We entered the approximate dates for our vacation and monitored prices for flights over the course of a few weeks.  Our patience paid off. We were able to fly Air France from Vancouver to Paris with excellent connections to Malaga, Spain for less than $900 Canadian return. There are undoubtedly more options available if you are flying from Toronto or Montreal.

Once we had our flights booked we began our search for accommodation. In the past we had used www.homeaway.ca and once again, it proved to be a good choice. If you have a smart phone or a tablet, I highly recommend downloading the Home Away app. It manages your bookings, tracks your payments and provides you with contact information for the accommodation you booked.

On average we paid less than $90 per night for fully stocked one and two bedroom condos during our vacation. All were very clean and well managed.

Most accommodations have WiFi (or ‘wee fee’ as it  is pronounced in Spain). If you don’t have Skype I would suggest downloading it on your smartphone or tablet and paying for a few minutes of talk time which will cost you about $10 to $15. It is great to have for calling home; however you still need WiFi for Skype to work.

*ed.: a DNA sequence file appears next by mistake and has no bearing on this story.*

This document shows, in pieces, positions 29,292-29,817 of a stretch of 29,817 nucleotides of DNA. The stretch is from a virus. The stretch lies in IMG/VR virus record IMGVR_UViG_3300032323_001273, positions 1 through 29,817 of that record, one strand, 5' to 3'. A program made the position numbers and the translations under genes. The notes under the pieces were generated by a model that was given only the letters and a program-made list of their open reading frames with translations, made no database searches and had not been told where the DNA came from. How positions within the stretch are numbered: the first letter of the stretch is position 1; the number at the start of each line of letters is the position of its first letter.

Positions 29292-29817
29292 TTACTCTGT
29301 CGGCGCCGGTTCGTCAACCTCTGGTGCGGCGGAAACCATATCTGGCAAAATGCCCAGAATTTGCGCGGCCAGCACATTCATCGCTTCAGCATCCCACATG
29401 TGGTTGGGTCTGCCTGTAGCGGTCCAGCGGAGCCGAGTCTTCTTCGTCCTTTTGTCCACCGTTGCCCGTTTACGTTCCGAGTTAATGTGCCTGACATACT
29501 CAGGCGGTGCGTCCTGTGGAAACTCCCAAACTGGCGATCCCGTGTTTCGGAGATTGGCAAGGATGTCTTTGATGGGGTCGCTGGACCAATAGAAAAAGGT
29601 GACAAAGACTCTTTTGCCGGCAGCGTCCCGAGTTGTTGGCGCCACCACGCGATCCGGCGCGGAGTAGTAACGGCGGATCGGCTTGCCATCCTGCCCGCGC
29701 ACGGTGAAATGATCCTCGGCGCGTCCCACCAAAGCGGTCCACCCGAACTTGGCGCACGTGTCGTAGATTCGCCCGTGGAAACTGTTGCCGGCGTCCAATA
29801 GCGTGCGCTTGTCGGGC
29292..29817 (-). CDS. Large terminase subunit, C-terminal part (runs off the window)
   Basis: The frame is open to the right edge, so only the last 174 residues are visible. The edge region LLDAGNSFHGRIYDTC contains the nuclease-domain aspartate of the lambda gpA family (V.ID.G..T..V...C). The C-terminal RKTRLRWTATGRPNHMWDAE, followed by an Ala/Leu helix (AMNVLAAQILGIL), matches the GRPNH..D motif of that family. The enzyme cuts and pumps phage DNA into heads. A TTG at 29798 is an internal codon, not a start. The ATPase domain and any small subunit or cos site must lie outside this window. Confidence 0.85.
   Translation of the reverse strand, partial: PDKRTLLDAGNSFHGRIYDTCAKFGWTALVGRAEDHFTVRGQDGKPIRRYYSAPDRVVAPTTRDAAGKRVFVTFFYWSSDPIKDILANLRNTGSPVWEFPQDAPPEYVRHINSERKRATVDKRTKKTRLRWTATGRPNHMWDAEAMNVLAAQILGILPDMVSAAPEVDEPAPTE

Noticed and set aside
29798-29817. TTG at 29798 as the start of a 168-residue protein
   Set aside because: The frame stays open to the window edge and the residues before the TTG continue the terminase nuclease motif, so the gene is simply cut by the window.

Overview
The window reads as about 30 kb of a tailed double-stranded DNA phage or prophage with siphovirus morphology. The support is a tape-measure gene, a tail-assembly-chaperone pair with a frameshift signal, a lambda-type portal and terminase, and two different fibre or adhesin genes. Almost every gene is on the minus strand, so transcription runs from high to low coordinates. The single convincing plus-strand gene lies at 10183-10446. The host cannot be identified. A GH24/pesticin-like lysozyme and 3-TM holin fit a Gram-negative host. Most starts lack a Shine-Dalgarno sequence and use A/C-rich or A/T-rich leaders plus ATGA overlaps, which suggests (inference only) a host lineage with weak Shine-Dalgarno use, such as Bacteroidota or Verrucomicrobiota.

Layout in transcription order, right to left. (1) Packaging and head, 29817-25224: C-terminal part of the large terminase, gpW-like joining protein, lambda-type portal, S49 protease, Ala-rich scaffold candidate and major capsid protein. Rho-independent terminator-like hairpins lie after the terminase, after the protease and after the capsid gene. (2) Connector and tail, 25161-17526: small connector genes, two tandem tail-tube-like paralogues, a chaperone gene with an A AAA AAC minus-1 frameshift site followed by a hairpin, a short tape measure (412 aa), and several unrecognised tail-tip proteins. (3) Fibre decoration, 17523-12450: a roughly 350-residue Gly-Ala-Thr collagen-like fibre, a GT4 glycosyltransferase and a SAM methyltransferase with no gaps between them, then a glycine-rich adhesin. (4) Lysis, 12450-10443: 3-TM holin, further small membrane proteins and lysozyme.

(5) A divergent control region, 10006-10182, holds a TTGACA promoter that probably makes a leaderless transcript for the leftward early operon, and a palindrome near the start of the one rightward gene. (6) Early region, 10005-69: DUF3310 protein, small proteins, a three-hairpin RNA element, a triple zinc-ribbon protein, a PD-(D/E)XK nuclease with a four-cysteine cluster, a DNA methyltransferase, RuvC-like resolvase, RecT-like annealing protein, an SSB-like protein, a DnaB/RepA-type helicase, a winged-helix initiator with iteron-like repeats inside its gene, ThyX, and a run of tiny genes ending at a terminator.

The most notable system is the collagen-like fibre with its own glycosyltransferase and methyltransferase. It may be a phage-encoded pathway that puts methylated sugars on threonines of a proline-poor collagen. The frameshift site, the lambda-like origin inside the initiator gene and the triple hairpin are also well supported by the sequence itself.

Because of that I recommend getting a local phone for emergency use. With many smartphones you can simply buy a SIM card when you get to Spain and swap it for your Canadian SIM card to give you a local number. It is less expensive to buy your European SIM card upon arrival than buying one before you leave. Simply have the card loaded with pre-paid minutes which are available in €10 increments in most places.

If you prefer not swapping SIM cards you can buy an inexpensive pre-paid phone for use while you are in Spain. SIM cards and phones are available at numerous kiosks and stores in Spain.